Andrew Feldman moved quickly on Saturday night to cauterise the damage caused by Peter Cruddas, demanding the resignation of the Conservative party treasurer as soon as the news broke that the City millionaire had promised private meetings with the prime minister in exchange for p donations of £250,000.
The party’s co-chairman had little option, said one ally on Sunday. “Peter had literally exposed a hand grenade under himself, Andrew knew he had to go.”
The undercover sting has also blown wide open once again the thorny and intractable issue of party funding in the UK. While the public remains deeply concerned at corruption in politics, the three main parties cannot seem to find common ground on how to reform the system.
Time and again, talks have been killed off by partisan squabbling. Sir Christopher Kelly, chairman of the committee on standards in public life, put forward a proposal last November for a £10,000 annual cap on individual donations, changes in union funding and a £3-per-vote state payment for political parties.
His proposals foundered, with all three parties rejecting them as politically untenable in an era of austerity.
But the differences run far deeper than that, with neither the Tories nor Labour prepared to overhaul their funding structures.
The Conservatives, funded by wealthy individuals, will not countenance capping donations at £10,000 unless the unions backing Labour agree to shift from a system where union members contract out of paying a political levy to a system of contracting in.
Political opponents of the Tories were quick to hit out. David Miliband, former foreign secretary and brother of the Labour leader Ed Miliband, called the disclosures grotesque.
But “cash-for-access” scandals are by no means a preserve of the Conservative party. All three big parties have been tarnished by such revelations in recent years.
The previous Labour government was hit when three former cabinet ministers – Geoff Hoon, Stephen Byers and Patricia Hewitt – were suspended from the parliamentary party over allegations that they were prepared to take cash to influence government policy.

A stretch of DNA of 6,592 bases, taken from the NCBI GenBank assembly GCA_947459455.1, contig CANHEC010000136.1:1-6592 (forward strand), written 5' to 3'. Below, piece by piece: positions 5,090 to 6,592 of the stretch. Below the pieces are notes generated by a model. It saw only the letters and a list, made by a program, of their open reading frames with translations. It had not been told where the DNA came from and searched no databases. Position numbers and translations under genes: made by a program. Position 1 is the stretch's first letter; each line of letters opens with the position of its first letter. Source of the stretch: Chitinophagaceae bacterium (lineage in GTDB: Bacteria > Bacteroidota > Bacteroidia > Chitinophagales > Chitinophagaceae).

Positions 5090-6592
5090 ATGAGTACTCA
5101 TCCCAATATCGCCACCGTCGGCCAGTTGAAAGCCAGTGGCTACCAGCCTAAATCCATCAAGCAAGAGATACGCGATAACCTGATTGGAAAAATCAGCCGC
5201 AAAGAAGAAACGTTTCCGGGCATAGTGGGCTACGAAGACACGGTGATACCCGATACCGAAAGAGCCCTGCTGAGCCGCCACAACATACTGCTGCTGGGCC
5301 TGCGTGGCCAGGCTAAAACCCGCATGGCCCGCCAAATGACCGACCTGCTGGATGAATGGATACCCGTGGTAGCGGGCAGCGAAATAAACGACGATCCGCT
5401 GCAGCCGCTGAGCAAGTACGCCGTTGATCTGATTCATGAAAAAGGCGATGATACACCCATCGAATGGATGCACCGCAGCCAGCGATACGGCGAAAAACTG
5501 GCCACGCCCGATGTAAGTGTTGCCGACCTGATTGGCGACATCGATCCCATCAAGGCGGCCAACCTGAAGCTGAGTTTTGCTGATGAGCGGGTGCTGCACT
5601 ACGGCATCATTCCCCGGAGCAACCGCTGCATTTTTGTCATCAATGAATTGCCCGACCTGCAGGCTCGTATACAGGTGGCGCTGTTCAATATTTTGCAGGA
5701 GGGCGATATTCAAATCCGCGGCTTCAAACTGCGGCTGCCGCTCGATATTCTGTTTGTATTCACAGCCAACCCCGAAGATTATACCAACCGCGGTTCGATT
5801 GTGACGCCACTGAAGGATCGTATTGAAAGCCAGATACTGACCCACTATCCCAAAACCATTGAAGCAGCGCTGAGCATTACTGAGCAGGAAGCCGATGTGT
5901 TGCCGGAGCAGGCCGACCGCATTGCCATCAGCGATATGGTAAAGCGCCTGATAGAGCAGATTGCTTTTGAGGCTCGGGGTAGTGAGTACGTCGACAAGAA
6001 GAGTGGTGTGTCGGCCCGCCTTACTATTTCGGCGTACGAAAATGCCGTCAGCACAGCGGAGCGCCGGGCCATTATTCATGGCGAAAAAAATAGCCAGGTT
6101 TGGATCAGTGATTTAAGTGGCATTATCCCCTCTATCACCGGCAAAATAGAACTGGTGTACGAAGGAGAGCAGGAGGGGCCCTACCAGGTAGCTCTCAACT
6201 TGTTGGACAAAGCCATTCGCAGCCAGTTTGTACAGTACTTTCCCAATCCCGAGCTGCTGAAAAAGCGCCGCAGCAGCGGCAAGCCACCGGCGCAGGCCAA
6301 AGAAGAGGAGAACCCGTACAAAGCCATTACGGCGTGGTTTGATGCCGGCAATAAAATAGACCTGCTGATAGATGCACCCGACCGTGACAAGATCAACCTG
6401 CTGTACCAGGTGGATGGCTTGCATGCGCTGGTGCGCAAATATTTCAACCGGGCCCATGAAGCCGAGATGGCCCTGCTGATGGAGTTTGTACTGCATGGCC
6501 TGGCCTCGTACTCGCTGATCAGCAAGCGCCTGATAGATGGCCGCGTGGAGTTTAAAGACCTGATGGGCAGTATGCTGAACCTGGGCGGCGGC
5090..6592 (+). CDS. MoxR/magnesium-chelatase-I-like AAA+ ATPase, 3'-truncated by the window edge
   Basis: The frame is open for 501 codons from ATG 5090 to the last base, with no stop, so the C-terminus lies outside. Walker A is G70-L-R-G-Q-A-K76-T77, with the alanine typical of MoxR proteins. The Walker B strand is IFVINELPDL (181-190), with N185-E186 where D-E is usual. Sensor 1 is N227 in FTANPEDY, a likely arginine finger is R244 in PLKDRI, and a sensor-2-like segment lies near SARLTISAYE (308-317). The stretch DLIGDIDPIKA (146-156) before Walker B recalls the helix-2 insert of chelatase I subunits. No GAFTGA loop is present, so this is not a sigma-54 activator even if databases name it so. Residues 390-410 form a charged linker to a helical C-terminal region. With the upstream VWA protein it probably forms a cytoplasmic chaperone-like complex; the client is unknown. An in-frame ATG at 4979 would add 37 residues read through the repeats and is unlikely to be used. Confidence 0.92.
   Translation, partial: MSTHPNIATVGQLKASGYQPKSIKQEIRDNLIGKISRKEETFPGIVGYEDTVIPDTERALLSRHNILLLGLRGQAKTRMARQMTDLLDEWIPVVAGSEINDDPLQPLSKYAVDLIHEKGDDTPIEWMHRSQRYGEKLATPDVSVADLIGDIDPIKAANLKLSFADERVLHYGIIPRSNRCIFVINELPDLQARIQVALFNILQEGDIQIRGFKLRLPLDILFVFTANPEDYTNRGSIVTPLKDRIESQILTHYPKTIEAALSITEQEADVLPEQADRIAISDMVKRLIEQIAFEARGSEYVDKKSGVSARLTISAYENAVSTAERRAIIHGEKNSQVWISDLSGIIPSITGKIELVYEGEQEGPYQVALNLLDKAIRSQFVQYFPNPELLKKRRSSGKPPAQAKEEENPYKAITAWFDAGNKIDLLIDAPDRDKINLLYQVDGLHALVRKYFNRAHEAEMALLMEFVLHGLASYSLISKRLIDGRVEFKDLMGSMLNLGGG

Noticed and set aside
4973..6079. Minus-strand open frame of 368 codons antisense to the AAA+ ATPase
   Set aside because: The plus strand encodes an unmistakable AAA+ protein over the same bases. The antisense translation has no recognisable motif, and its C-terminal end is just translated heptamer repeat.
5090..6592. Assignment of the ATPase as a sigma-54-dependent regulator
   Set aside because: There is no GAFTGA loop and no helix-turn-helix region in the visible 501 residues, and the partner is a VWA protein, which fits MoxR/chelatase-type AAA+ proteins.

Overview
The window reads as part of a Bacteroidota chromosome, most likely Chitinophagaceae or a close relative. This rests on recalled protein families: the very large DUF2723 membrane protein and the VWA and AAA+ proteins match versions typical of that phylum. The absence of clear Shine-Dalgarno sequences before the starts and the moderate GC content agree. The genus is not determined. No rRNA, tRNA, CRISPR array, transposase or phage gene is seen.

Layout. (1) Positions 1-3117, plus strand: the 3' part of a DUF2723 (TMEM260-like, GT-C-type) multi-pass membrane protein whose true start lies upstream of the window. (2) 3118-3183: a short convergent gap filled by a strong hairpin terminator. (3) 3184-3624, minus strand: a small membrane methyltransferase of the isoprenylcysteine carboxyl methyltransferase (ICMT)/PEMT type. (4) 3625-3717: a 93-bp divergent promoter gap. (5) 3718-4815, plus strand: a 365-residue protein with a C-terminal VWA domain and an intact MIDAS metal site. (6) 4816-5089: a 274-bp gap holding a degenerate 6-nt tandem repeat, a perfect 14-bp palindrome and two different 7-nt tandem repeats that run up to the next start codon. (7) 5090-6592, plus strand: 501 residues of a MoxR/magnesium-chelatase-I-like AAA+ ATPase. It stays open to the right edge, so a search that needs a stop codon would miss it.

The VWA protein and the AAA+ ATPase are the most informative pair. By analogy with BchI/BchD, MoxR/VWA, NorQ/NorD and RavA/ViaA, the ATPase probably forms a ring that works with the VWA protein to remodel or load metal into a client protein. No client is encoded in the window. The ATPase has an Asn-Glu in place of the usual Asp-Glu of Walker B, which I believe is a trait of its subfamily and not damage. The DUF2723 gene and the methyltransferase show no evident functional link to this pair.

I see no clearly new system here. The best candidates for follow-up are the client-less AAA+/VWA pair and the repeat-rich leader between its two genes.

Another Tory scandal broke last December when Tim Collins, managing director of Bell Pottinger Public Affairs, boasted to undercover reporters of how he had worked with Mr Cameron and George Osborne in the Conservative Research Department.
“I’ve been working with people like Steve Hilton, David Cameron, George Osborne for 20 years-plus. There is not a problem getting messages through,” Mr Collins told the reporter.
In 2005 Michael Brown, a convicted fraudster, donated £2.4m to the Liberal Democrats. The Electoral Commission ruled the donation was permissible but the party has been under pressure to give the money back.
Tory insiders were adamant that Mr Cruddas’s boasting about access was the action of one misguided “rogue trader” rather than a signal of more corrosive practices at the heart of the party. They stressed that Mr Cruddas had never been to the Number 10 flat, although they admitted other donors may have had private dinners with the Camerons.
Rogue trader or not, however, the cash-for-access incident has wider ramifications for the prime minister. It plays into the perception being peddled by his political opponents of an unhealthy closeness between Mr Cameron and the country’s power brokers – symbolised during the phone hacking scandal by his friendship with Rebekah Brooks, the former chief executive of News International.
The revelations highlight a grey area in transparency: while official meetings between the prime minister and cabinet colleagues must be declared, those hosted either as social events or under the guise of party donor events do not need to be.
“This goes right to David Cameron,” said one Labour source. “When he is having private dinner parties in his own flat, he must wonder who his guests are and why they are there. He can’t just shrug his shoulders. We are going to hold his feet to the fire on this.”
Before he became prime minister, Mr Cameron said in 2010 that “secret corporate lobbying” was the “next scandal waiting to happen in British politics”.
He will be under great pressure to heed Sir Christopher Kelly’s words and show the courage and leadership needed to clean up party funding.
Additional reporting by George Parker
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